Support journalism that matters to you

Since COVID-19 impacts us all and we want everyone in our community to have the important information they need, we have decided to make all coronavirus related stories free to read on While we are providing free access to articles, they are not free to produce. The newsroom is working long hours to provide you the news and information you need during this health emergency. Please consider supporting our work by subscribing or donating.

Neighbors oppose Mystic marina redevelopment project

In New London or Norwich, residents and city officials would likely roll out the red carpet for a local developer who wants to spend upwards of $50 million or more to convert an old marina into a development with a hotel, residential units, a restaurant, public access boardwalk, event shed and boat basin.

But this is Mystic, where residents are fiercely protective of the historic maritime character of their village, already busy with tourists on most weekends.

That's why on May 28 at 7 p.m. at Mystic Middle School, a large group of neighbors are expected to attend a Stonington Planning and Zoning Commission public hearing on a master plan application by owners of Seaport Marine to redevelop the 11.5-acre site on the Mystic River into a proposal called Smiler's Wharf.

These opponents, many of whom lived in the Washington Street area, maintain the project does not conform to the town's Plan of Conservation, damages the character of the village, would increase traffic and does not have enough parking, which means cars would end up in front of their homes.

"There's not one single item, not one feature in the application that enhances or does not detract from this neighborhood," said Washington Street resident Paul Sartor.

He added this is an important point as the regulations governing the Neighborhood Development District, the floating zone designation the developers are seeking, is clear that, to be approved, proposed projects must enhance, not detract from the neighborhood they are in.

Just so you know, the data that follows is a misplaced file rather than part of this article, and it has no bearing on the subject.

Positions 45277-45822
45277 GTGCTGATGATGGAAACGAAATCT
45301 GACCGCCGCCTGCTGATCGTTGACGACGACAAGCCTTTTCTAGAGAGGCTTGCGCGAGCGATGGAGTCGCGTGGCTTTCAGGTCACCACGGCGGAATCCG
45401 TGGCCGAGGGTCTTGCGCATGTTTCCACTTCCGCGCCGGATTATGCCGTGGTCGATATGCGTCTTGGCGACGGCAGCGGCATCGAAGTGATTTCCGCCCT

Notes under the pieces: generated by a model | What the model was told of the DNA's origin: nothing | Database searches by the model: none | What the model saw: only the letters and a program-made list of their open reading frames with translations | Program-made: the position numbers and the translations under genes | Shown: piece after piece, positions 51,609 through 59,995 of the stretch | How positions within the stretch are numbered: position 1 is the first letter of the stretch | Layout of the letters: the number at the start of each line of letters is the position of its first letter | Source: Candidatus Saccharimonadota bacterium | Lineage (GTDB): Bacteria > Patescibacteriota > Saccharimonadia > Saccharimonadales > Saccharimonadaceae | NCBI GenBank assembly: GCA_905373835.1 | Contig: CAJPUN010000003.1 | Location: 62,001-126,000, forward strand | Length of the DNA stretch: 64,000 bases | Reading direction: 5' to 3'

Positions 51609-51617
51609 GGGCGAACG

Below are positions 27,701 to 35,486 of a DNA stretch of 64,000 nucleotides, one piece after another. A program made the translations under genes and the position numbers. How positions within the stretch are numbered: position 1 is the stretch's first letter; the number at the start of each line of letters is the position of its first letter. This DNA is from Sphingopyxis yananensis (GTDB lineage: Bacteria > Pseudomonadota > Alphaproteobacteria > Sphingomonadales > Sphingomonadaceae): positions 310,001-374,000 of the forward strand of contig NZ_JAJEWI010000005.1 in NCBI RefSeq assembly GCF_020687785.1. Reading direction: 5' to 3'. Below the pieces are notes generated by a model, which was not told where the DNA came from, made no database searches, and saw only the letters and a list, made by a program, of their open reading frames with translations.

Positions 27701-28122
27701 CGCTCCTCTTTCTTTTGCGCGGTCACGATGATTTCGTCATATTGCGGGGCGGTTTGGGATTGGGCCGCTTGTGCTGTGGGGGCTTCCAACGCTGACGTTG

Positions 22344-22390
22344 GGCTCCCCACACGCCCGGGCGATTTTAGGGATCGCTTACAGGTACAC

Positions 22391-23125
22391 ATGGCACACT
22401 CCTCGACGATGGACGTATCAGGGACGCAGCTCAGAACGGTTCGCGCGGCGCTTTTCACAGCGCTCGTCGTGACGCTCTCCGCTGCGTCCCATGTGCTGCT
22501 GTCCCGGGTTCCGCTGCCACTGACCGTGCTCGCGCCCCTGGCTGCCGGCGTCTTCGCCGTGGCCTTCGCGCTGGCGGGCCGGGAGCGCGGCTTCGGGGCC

"This is as easy for the PZC to reject as if someone is planning to build a 50-foot-high house in a 35-foot zone," he said.

But Harry Boardsen, who co-manages Noank Shipyard, which owns Seaport Marine, said the plan goes to great lengths to blend in with and not hurt the character of the neighborhood.

"I'm local. I live in Stonington. I shop in the same stores as our neighbors. I don't want something inappropriate either. Our family name is on this," he said.

Last week, the Stonington Economic Development Commission voted unanimously to endorse the project after Boardsen and his team again outlined plans to demolish much of the 11.5-acre site and redevelop it with a second restaurant, a marine services building, a 50-room boutique hotel and a mix of 47 apartments, townhouses and single-family homes.

Plans for the project off Washington Street also call for a large boat basin and bulkhead to accommodate additional docking space and an 800-foot-long public-access boardwalk, event building, plaza and kayak pavilion. The plan has no retail space.

Opponents charge that many of the residential units will be placed for rent on sites such as Airbnb and VRBO. Although such short-term rentals are not allowed under Stonington zoning regulations, the town decided a few years ago to not enforce any violations.

Opponents charge the project will essentially create a 90- to 100-unit hotel complex, resulting in a constant flow of transients but not new residents.